Patrick was born in Victoria, British Columbia. In his youth, Muzz Patrick was one of Canada's most versatile athletes, excelling in track, basketball, football, cycling, boxing and hockey. In the ring, he was a Canadian amateur light heavyweight champion. But having Lester Patrick, the original coach and GM of the New York Rangers, for a father, lent a heavy bias towards pursuing hockey as a career. His brother, Lynn Patrick, was also an NHL player.
Patrick turned pro with the New York Crescents in 1934 and then jumped to the Rovers the next year. There he played with future NHLers Alex Shibicky and the Colville brothers, Neil and Mac. After a two-year stint with the Philadelphia Ramblers of the AHL, Patrick finally settled in for full-time NHL action in 1938 with the Rangers. It was there that he used his large frame and boxing skills to keep opponents honest in the Rangers' zone. One night, Patrick's prowess came into full view when Hall of Famer Eddie Shore massaged the neck of the Rangers' Phil Watson while against the fence. Patrick intervened by dropping his gloves and, after a vigorous tilt, left Shore with a broken nose among other swollen souvenirs.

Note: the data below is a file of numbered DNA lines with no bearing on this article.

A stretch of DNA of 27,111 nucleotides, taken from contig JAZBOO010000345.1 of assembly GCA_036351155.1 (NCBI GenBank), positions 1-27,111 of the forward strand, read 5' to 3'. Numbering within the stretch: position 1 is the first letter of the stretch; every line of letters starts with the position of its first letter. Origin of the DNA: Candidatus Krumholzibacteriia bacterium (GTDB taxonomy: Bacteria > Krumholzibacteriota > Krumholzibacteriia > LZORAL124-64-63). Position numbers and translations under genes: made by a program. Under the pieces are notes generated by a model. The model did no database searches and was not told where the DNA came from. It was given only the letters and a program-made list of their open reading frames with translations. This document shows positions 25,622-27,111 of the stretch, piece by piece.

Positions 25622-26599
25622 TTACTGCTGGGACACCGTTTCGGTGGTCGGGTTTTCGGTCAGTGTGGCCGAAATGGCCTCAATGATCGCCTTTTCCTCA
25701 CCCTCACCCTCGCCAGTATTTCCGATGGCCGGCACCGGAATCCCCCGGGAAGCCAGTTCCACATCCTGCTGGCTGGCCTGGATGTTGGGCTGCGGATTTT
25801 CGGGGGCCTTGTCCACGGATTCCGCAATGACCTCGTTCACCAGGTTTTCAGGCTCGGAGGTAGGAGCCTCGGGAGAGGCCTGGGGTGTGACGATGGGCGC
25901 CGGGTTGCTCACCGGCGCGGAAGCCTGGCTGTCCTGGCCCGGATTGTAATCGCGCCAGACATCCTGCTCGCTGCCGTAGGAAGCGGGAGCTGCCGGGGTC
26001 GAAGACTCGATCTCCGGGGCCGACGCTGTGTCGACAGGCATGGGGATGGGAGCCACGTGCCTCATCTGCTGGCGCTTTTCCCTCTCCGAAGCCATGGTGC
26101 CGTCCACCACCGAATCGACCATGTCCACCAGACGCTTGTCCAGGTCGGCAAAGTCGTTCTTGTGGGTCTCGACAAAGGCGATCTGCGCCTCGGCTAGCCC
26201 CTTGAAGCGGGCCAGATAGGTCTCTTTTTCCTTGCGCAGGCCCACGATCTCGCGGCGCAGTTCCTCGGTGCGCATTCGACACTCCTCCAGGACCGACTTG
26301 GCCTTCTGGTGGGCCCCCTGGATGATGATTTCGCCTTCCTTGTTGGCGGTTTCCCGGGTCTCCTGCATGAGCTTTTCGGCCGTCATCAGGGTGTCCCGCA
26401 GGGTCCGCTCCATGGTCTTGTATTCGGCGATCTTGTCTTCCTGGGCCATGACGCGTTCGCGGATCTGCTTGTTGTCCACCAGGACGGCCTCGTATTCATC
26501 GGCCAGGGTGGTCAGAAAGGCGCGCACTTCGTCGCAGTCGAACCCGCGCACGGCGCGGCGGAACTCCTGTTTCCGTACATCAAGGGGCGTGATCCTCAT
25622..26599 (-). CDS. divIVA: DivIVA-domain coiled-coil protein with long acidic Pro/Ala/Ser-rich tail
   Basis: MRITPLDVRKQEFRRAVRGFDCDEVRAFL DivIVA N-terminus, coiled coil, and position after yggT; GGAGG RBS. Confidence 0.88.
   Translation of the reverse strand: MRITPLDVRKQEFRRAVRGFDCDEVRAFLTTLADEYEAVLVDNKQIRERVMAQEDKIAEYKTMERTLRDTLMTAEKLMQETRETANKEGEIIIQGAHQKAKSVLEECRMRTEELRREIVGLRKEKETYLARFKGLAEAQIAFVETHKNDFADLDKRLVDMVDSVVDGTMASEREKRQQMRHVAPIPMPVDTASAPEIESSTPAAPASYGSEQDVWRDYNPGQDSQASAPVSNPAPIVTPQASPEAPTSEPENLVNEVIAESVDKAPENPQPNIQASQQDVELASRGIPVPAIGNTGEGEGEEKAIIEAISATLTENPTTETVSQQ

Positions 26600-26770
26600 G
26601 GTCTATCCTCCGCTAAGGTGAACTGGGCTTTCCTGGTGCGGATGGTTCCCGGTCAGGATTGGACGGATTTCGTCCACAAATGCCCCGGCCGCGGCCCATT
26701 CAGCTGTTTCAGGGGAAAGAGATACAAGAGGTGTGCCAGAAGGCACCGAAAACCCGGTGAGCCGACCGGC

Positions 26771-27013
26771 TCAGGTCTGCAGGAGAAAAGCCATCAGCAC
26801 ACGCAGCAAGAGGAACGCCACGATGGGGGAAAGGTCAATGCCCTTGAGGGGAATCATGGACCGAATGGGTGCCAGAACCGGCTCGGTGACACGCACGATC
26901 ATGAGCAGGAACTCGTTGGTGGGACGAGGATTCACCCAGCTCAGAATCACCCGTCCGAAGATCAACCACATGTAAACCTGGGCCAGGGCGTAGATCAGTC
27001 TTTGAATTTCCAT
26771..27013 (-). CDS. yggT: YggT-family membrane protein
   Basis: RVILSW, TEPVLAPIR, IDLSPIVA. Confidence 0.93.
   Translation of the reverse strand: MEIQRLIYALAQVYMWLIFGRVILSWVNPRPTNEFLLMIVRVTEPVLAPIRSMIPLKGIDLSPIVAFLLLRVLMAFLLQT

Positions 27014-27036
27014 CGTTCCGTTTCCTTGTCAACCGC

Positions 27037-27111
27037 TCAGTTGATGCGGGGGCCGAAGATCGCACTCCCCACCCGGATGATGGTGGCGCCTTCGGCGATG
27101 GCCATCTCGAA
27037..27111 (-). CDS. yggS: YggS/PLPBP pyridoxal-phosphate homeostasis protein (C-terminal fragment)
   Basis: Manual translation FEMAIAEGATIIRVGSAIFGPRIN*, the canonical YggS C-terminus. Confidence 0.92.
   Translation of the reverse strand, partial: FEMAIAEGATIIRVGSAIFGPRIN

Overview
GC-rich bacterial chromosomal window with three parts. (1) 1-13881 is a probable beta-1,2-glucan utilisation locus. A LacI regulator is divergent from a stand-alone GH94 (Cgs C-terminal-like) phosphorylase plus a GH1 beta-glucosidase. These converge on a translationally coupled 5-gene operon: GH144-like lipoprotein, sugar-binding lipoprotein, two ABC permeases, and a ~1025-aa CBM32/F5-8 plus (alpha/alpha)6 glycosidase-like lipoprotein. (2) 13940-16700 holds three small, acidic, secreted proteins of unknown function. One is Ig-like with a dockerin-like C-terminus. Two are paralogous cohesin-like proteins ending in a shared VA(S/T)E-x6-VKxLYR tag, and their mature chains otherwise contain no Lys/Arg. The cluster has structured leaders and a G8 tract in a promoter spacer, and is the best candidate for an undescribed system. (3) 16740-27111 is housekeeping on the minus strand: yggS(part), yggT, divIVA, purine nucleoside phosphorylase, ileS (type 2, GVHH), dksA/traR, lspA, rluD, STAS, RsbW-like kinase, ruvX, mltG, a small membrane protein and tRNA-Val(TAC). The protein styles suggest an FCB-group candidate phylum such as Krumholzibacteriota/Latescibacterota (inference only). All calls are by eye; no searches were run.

At the close of his second full season on Broadway in 1940, Patrick got his ultimate reward with a Stanley Cup victory, the last the Rangers would enjoy until 1994. With the outbreak of World War II, Patrick was one of the first NHLers to enlist in the U.S. Army just before the bombing of Pearl Harbor.
After the war, he returned to the Rangers for 24 games and found he could not regain his form, and was sent to the minors where he ended his on-ice career with the Tacoma Rockets in 1949. Patrick then placed his full-time focus on coaching, a career he'd already started with Tacoma in 1947–48. After the Rockets disbanded, he moved over to the WHL's Seattle Bombers where served as the team's manager and coach.
In 1954, he made a return to New York where he coached the Rangers for a season before becoming the club's GM, a post he held until 1964.